Stopping hunger requires prayer, action


By Barb Arland-Fye

Bishop Martin Amos leads a prayer service in the chapel of the St. Vincent Center at diocesan headquarters in Davenport. The Dec. 10 prayer service was part of a worldwide wave of prayer for greater awareness of hunger and how to stop it.

DAVENPORT — A worldwide wave of prayer swept into the Diocese of Davenport at noon Dec. 10 when Catholics and others paused to pray for greater awareness of hunger and how to stop it.
Bishop Martin Amos led a prayer service in the St. Vincent Center Chapel at diocesan headquarters, Davenport, while Sisters of St. Francis held a prayer service at The Canticle, their motherhouse in Clinton. Some parishes also held prayer services.
“One of the most devastating consequences of poverty is hunger,” Bishop Amos said in his opening remarks. “It could involve a Syrian refugee mother watching the child in her arms die of starvation, or a family in the U.S. struggling to put food on the table. It could be an elderly or disabled person making a choice between medicine and food … Struggling with hunger is inhumane.”
The bishop pointed out ways in which the Catholic Church reaches out to those in need: 9.5 million Americans, annually, turn to one of the 1,400 charitable organizations run by the Church. Through Catholic Relief Services (CRS), the Church’s aid reaches nearly 100 countries throughout the world. At the diocesan level, an ecumenical network of churches supports 24 food pantries. Last year, these pantries served some 103,000 people in the Quad-City area alone, he said. Parishes around the diocese also partner with other churches in their communities to support food pantries. One quarter of the diocese’s annual CRS “Rice Bowl” collection goes toward grants to organizations that operate meal sites or provide similar efforts to combat hunger, he continued.
The bishop quoted Pope Francis, who initiated the wave of prayer: “It is a scandal that there is still hunger and malnutrition in the world.” The Holy Father characterized hunger as “a problem that challenges our personal and social conscience, to achieve a just and lasting solution,” Bishop Amos said.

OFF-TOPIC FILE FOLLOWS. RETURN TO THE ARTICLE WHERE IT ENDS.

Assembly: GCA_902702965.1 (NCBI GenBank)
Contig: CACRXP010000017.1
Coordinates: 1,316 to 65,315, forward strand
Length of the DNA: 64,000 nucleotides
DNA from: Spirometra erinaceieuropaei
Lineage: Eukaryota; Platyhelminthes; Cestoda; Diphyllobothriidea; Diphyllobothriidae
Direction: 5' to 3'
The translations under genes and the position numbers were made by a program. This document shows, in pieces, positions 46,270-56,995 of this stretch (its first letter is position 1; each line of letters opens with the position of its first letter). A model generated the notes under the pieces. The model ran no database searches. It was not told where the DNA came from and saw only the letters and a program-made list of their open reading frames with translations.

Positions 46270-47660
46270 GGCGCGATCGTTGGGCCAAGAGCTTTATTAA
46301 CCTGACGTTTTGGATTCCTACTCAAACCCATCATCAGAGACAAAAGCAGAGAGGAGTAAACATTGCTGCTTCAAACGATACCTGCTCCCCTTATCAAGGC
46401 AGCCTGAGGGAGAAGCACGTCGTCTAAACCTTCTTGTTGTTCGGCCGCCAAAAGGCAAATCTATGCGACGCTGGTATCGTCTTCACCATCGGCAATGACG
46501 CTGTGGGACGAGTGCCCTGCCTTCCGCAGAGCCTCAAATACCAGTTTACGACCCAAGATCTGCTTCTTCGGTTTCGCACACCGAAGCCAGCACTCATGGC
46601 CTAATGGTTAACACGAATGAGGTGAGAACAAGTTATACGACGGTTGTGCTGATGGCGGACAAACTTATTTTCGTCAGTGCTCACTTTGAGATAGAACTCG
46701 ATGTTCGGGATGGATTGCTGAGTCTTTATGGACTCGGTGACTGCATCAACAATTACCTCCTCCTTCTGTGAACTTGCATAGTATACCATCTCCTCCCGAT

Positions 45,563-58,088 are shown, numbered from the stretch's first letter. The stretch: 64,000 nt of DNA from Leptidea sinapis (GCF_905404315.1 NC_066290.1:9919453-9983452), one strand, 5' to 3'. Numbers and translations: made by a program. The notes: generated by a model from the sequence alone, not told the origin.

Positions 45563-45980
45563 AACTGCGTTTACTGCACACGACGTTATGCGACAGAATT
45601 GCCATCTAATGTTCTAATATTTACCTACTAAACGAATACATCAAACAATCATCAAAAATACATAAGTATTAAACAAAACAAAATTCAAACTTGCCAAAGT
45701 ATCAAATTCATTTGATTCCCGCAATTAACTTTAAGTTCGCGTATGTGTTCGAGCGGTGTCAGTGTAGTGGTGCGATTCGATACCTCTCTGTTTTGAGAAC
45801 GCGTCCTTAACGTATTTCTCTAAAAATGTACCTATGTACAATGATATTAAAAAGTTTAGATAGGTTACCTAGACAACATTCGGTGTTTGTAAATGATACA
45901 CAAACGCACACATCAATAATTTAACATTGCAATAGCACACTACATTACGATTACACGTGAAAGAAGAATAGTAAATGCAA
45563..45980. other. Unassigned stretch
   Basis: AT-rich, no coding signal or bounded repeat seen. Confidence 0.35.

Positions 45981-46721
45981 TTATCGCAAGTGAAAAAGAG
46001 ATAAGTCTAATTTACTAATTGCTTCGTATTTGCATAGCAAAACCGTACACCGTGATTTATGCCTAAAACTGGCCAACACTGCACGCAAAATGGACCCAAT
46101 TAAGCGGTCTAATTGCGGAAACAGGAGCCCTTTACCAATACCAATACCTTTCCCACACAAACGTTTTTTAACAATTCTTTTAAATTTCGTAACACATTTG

Kent Ferris, diocesan director of Social Action and Catholic Charities, told the audience that the Farm Bill, presently being debated in Congress, provides an example of where the pope’s concerns come into focus in this country.
The Farm Bill “has significant impacts on hunger both domestically and across the world,” Ferris said. The nation’s Catholic bishops conveyed their and the Holy Father’s concerns in letters to U.S. Senate and House representatives last month. The bishops’ letters included recommendations that “will not eliminate hunger here or abroad, but … will show the world that we care for our own and acknowledge our bond with those in our countries,” Ferris continued.
Among attendees at the Davenport prayer service were Leslie Kilgannon, executive director of Quad Cities Interfaith, and Alison Hart, Southeast Iowa regional director for U.S. Sen. Tom Harkin, D-Iowa.
“I’m grateful to be here and excited for the wave of prayer. I’m sure non-Catholics are participating as well,” Kilgannon said. “I’m moved by this as a Catholic and in the work we do.”
Sen. Harkin, in a statement, said: “Modest food assistance programs benefit the most vulnerable among us — children, seniors, individuals with disabilities, and low-wage workers to name just a few. For many Iowans, these programs are a lifeline used to put food on the table.
“As a member of the committee debating a new farm bill, I am committed to passing a balanced measure that protects our farmers and rural communities while providing food assistance for needy families in Iowa and around the country.”
During the prayer service at The Canticle, a guest speaker from the Ben­evolent Society offered information about services provided in Clinton.  The Sisters provided a live video stream for people unable to attend the prayer service. To view it, go to:

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